Wordplayers, tell me your opinions! Do you like to feature large casts of characters in your stories? Why or why not? Tell me in the comments!

Click the “Play” button to Listen to Audio Version (or subscribe to the Helping Writers Become Authors podcast in iTunes).

Sign Up Today

hwba sidebar pic

Sign up to receive K.M. Weiland’s e-letter and receive her free e-book Crafting Unforgettable Characters: A Hands-On Introduction to Bringing Your Characters to Life.

About K.M. Weiland | @KMWeiland

K.M. Weiland is the award-winning and internationally-published author of the acclaimed writing guides Outlining Your Novel, Structuring Your Novel, and Creating Character Arcs. A native of western Nebraska, she writes historical and fantasy novels and mentors authors on her award-winning website Helping Writers Become Authors.


  1. Casandra Merritt says

    Is it alright if my Midpoint reveal is what causes a big external plot event (such as a battle) instead of the other way around? It would still fill these requirements: A shift from reaction to action, a big centerpiece, and a clearer understanding of the conflict.

    • K.M. Weiland | @KMWeiland says

      Theoretically, yes. The Midpoint’s plot-changing revelations about both inner and outer conflicts is what’s most important.

  2. Thank you, Katie. You covered a number of points quite well.That was clear.

  3. Tiffany Martin says

    Hi. I write fantasy romance novels and see the male and female leads both as protagonists. Is that possible, or is one really something else?

    • K.M. Weiland | @KMWeiland says

      If their presence at all structural moments–and, of course, particularly the Climactic Moment–is equally balanced, then yes.

  4. This is a really helpful article! I have a question that’s kind of related. How do you know which side characters to include in the protag’s climax? I have maybe around 9 characters, one of which shows up at the final battle. How do I know which eight should accompany the main? Should she bring everyone? Should she go alone? Only bring her best friend?

    • K.M. Weiland | @KMWeiland says

      That really depends on the story. Again, I’d go with the rule of “as few as possible.” But if they all need to be there to make the plot work and theme come home, then there’s no reason they shouldn’t be.

  5. Andrewiswriting says

    Great post. It’s one of the things I’m trying to master, getting the most out of a large cast. And I must confess, it’s taking some work to master.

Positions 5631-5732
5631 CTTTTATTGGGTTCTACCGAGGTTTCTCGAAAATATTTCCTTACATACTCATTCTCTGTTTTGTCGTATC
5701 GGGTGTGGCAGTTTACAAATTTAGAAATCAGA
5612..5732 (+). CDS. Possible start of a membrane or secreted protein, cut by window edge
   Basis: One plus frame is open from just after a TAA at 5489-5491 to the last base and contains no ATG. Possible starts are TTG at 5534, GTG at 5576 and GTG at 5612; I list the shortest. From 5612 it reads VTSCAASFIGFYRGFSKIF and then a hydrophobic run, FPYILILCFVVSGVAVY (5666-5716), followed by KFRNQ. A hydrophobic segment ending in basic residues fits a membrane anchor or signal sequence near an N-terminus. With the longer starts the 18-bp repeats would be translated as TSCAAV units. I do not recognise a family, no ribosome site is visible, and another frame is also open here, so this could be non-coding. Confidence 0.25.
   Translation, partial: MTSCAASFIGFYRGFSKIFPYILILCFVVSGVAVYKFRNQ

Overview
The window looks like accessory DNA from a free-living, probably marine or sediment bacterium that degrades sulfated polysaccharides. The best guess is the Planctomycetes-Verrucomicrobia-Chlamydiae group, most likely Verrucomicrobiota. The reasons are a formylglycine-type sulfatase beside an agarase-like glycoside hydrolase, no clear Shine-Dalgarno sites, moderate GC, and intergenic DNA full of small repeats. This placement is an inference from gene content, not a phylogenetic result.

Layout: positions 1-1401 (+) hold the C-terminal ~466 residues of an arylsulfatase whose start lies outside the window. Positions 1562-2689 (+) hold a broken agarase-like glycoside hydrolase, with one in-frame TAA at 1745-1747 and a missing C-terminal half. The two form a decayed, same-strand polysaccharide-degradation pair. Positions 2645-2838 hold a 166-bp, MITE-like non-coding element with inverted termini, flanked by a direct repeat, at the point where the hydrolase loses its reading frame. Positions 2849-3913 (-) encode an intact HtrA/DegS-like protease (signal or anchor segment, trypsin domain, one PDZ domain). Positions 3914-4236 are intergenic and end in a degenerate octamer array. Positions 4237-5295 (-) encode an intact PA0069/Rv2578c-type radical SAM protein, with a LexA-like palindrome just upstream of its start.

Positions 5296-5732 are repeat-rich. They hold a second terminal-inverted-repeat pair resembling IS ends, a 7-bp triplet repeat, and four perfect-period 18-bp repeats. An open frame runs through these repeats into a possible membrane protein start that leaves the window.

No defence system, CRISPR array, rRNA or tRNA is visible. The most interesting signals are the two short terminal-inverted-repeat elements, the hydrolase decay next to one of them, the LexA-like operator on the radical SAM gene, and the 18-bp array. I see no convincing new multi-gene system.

I have a sprawling, Potter-esque kids’ fantasy, with many kids, many teachers, many bad guys, many players from myth and legend, and many many bit players, and at the moment I’m editing the second book.

    There are characters I want to set up for later instalments (when they’ll become crucial), while doing that Rowling bait-and-switch thing, where she hides Quirrel in Snape’s shadow.

    Trying to get scenes and characters to do double or triple duty, moving along the main plot while slipping in their clues and this little thing that you won’t notice now (if I’ve done it right), but later will make you go, “ohhhhh,” is the thing I’m still learning.

    I guess there’s not much point to this post, other than to say, ‘great post, I need this.’


    • K.M. Weiland | @KMWeiland says

      Rowling’s an amazing model for this kind of thing.

      • Nadia Syeda says

        I loved her books. Sometimes, I’ll admit, they could get out of hand and they certainly broke quite a few rules, but I loved them anyways. I think that’s what all books should aspire for. To be loved despite their imperfections because what they have to offer outweigh their flaws and weaknesses. Kind of like people, I think.

  6. Kate, would love to see an example of how you’ve charted out #6 in one of your own works if that’s something you could share.

  7. Veronica Perez says

    This is my problem at the moment and I’m so glad I found this post. Very helpful information. I can already see where I can eliminate some characters. I just bought your Creating Charater Arcs book and workbook. Can’t wait to dive into it!